In the evening catechised in my usual method. Towards the close of my discourse a surprising power seemed to attend the word, especially to some persons. One man, considerably in years, who had been a remarkable drunkard, a conjurer, and murderer, that was awakened some months before, was now brought to great extremity under his spiritual distress, so that he trembled for hours together, and apprehended himself just dropping into hell, without any power to rescue or relieve himself. Divers others appeared under great concern as well as he, and solicitous to obtain a saving change.

Lords day, Feb. 2. Preached from John v. 24, 25. There appeared (as usual) some concern and affection in the assembly. Toward night proceeded in my usual method of catechising. Observed my people more ready in answering the questions proposed to them than ever before. It is apparent they advanced daily in doctrinal knowledge. But what is still more desirable, the Spirit of God is yet operating among them, whereby experimental, as well as speculative, knowledge is propagated in their minds.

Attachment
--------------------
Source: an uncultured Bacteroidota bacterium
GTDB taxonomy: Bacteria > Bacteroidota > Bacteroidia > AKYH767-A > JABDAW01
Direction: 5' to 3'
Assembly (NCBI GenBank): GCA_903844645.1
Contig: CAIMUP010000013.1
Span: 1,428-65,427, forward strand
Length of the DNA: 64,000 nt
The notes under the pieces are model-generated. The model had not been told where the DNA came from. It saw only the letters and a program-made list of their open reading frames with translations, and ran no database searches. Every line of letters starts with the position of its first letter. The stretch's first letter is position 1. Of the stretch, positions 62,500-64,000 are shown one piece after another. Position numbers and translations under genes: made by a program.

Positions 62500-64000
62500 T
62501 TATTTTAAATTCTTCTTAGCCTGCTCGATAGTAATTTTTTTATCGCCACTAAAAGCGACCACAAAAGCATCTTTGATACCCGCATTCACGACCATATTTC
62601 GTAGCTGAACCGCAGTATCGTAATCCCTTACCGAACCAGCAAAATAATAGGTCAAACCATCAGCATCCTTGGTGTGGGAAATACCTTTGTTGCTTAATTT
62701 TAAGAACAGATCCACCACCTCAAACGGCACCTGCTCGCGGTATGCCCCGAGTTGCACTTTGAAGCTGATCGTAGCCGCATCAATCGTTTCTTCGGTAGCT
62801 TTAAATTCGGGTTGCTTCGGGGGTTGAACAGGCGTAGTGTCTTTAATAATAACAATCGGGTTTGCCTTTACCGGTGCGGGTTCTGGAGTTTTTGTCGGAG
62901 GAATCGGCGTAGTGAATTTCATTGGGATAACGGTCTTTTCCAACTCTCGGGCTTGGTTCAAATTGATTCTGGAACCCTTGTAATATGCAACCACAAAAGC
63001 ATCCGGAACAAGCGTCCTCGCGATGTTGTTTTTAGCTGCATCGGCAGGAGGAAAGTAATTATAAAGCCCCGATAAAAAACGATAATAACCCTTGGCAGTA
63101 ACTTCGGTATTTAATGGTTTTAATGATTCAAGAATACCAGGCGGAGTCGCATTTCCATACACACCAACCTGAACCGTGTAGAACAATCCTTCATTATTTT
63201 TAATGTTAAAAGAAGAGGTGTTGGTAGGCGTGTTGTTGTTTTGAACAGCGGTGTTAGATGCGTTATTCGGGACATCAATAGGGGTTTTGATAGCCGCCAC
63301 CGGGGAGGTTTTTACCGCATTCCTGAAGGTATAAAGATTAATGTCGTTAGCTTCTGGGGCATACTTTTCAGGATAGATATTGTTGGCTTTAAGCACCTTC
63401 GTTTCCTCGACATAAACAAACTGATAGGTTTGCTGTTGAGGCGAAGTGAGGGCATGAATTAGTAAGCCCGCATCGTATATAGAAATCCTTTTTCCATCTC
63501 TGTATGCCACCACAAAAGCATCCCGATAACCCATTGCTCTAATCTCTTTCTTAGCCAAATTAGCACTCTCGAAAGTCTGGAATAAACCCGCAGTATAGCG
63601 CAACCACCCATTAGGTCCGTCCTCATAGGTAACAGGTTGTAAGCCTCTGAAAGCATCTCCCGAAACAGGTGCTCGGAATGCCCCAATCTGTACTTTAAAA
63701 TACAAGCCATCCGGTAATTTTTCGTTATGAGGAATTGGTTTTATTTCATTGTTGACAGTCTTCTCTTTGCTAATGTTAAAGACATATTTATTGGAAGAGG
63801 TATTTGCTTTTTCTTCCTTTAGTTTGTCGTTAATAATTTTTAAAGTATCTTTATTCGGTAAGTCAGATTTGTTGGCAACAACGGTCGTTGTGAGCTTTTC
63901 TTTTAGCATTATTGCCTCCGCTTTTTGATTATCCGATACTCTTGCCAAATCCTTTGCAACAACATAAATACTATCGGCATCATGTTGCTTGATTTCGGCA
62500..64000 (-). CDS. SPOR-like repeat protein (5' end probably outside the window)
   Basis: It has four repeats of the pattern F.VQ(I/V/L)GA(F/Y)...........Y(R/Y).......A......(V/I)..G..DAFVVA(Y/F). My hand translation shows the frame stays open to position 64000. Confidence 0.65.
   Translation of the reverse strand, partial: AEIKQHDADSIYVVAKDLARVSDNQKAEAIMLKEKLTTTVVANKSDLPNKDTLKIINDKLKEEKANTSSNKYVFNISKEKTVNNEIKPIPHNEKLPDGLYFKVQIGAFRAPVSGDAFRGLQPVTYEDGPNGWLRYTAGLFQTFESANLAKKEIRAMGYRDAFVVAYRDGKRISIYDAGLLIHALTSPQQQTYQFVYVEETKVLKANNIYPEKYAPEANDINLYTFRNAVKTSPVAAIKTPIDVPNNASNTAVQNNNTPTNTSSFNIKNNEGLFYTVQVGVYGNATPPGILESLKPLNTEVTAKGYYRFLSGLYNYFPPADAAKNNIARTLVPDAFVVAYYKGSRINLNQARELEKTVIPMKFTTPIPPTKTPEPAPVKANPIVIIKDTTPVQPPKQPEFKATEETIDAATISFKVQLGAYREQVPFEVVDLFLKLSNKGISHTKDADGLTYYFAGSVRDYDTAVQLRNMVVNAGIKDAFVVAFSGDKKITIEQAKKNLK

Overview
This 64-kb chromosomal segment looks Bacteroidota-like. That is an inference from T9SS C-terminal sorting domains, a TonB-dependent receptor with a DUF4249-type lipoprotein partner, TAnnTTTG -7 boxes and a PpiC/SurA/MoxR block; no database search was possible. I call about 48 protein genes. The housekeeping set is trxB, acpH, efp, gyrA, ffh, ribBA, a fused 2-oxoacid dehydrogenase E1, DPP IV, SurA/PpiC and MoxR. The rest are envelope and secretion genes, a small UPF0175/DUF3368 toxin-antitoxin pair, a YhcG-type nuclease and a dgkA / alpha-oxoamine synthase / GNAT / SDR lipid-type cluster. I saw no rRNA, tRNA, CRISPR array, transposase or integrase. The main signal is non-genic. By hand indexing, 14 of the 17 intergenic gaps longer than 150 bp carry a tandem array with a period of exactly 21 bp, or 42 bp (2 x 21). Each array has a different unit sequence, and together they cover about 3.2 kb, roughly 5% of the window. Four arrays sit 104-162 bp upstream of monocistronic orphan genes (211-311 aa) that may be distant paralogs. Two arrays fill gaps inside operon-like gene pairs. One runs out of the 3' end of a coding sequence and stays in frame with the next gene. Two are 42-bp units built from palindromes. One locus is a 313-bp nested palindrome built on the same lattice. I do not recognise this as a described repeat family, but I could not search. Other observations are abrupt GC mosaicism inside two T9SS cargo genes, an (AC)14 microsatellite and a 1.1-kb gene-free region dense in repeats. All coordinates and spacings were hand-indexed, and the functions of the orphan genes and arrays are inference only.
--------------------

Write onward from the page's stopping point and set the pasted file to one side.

Feb. 5. Discoursed to a considerable number of the Indians in the evening; at which time divers of them appeared much affected and melted with divine things.

Feb. 8. Spent a considerable part of the day in visiting my people from house to house, and conversing with them about their souls’ concerns. Divers persons wept while I discoursed to them, and appeared concerned for nothing so much as for an interest in the great Redeemer. In the evening catechised as usual. Divine truths made some impression upon the audience, and were attended with an affectionate engagement of soul in some.